Risk functions are chosen depending on how one measures the distance between the estimate and the unknown parameter. The MSE is the most common risk function in use, primarily due to its simplicity. However, alternative risk functions are also occasionally used. The following are several examples of such alternatives. We denote the posterior generalized distribution function by F.

  • A "linear" loss function, with a>0 , which yields the posterior median as the Bayes' estimate: : L( heta,widehat{ heta}) = a| heta-widehat{ heta}| : F(widehat{ heta }(x)|X) = frac{1}{2}
  • Another "linear" loss function, which assigns different "weights" a,b>0 to over or sub estimation. It yields a quantile from the posterior distribution, and is a generalization of the previous loss function: : L( heta,widehat{ heta}) = left{egin{matrix} a| heta-widehat{ heta}| & mbox{for } heta-widehat{ heta} ge 0 \ b| heta-widehat{ heta}| & mbox{for } heta-widehat{ heta} < 0 end{matrix} ight.: F(widehat{ heta }(x)|X) = frac{a}{a+b}
  • The following loss function is trickier: it yields either the posterior mode, or a point close to it depending on the curvature and properties of the posterior distribution. Small values of the parameter K>0 are recommended, in order to use the mode as an approximation ( L>0 ): : L( heta,widehat{ heta}) = left{egin{matrix} 0 & mbox{for }| heta-widehat{ heta}| < K \ L & mbox{for }| heta-widehat{ heta}| ge K end{matrix} ight.

Other loss functions can be conceived, although the mean squared error is the most widely used and validated.

Generalized Bayes estimators

The prior distribution pi has thus far been assumed to be a true probability distribution, in that :int pi( heta) d heta = 1.However, occasionally this can be a restrictive requirement. For example, there is no distribution for which every real number is equally likely. Yet, in some sense, such a "distribution" seems like a natural choice for a non-informative prior, i.e., a prior distribution which does not imply a preference for any particular value of the unknown parameter. One can still define a function pi( heta) = 1, but this would not be a proper probability distribution since it has infinite mass,:int{pi( heta)d heta}=infty.Such measures pi( heta), which are not probability distributions, are referred to as improper priors.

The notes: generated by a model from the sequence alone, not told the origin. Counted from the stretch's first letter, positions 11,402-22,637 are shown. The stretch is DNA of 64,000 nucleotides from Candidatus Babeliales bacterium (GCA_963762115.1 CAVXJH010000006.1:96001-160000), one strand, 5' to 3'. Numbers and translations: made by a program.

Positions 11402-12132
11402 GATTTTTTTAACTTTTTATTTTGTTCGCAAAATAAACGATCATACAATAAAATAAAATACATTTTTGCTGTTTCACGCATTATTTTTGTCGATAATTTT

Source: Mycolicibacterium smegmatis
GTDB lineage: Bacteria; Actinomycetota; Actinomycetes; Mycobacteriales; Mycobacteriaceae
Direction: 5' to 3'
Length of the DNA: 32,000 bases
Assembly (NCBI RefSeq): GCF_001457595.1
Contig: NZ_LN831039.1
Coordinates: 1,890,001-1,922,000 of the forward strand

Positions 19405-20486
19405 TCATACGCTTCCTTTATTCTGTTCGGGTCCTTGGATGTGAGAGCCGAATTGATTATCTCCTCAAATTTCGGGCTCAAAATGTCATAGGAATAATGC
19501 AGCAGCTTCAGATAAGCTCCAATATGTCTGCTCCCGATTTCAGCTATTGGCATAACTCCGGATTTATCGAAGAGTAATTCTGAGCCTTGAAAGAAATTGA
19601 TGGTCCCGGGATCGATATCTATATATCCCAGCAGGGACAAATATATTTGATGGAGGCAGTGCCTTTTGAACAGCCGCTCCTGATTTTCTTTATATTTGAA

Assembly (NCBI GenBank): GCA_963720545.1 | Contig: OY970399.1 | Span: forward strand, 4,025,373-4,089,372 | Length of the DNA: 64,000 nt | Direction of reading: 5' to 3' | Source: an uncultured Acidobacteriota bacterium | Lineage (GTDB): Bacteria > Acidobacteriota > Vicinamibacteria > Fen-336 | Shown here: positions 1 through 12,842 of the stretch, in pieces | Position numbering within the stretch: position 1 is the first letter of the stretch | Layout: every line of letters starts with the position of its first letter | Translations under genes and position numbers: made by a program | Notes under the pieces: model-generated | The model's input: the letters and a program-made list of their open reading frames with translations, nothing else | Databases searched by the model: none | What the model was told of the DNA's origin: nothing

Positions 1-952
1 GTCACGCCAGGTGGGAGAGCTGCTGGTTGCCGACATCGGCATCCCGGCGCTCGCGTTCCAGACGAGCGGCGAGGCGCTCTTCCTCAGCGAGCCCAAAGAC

The use of an improper prior typically results in infinite Bayes risk. As a consequence, it is no longer meaningful to speak of an estimator which minimizes the Bayes risk. Nevertheless, in many cases, one can define the posterior distribution:pi( heta|x) = frac{p(x| heta) pi( heta)}{int p(x| heta) pi( heta) d heta}.This is a definition, and not an application of Bayes' theorem, since Bayes' theorem can only be applied when all distributions are proper. However, it is not uncommon for the resulting "posterior" to be a valid probability distribution. In this case, the posterior expected loss: int{L( heta,a)pi( heta|x)d heta}is typically well-defined and finite. Recall that, for a proper prior, the Bayes estimator minimizes the posterior expected loss. When the prior is improper, an estimator which minimizes the posterior expected loss is referred to as a generalized Bayes estimator.


A typical example concerns the estimation of a location parameter with a loss function of the type L(a- heta). Here heta is a location parameter, i.e., p(x| heta) = f(x- heta).